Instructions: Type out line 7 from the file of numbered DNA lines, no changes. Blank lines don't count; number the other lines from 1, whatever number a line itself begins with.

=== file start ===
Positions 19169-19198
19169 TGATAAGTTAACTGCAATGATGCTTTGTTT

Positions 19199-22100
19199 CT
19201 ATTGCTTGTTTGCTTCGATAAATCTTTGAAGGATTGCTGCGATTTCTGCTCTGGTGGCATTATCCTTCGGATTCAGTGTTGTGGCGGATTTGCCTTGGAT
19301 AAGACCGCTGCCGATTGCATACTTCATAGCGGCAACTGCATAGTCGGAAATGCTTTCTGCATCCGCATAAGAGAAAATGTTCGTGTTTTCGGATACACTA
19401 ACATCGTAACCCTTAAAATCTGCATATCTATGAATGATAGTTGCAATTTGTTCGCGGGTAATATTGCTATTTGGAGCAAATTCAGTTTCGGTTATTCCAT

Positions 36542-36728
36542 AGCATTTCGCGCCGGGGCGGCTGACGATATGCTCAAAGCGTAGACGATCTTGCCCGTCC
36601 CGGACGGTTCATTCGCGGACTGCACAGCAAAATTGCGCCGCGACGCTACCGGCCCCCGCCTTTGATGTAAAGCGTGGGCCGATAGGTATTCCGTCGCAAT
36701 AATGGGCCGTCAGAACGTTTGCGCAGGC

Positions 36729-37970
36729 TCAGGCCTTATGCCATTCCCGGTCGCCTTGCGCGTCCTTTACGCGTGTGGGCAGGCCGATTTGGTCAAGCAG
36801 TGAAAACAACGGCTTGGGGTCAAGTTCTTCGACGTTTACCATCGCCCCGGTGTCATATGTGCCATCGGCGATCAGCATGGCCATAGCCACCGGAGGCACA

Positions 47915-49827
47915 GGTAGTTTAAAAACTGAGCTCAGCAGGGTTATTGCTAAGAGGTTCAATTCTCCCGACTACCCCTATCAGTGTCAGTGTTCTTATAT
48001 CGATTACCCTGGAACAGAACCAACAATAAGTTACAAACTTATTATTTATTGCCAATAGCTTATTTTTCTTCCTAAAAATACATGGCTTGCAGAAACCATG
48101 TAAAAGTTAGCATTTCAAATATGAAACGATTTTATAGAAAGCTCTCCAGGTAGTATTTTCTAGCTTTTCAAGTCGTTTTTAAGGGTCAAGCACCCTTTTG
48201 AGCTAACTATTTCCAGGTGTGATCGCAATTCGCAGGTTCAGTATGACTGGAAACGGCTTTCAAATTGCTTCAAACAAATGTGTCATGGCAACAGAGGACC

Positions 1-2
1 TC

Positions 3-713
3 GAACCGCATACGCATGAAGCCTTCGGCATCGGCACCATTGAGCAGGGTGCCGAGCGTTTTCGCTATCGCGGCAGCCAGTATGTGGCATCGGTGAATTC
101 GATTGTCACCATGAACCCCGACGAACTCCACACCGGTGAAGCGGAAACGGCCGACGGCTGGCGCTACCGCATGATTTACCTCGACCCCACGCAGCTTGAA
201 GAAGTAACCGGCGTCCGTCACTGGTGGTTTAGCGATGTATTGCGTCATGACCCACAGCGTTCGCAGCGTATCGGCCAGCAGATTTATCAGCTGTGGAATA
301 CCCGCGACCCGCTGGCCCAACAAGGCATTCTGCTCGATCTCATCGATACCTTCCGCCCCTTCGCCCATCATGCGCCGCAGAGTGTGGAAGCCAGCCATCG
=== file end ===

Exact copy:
19401 ACATCGTAACCCTTAAAATCTGCATATCTATGAATGATAGTTGCAATTTGTTCGCGGGTAATATTGCTATTTGGAGCAAATTCAGTTTCGGTTATTCCAT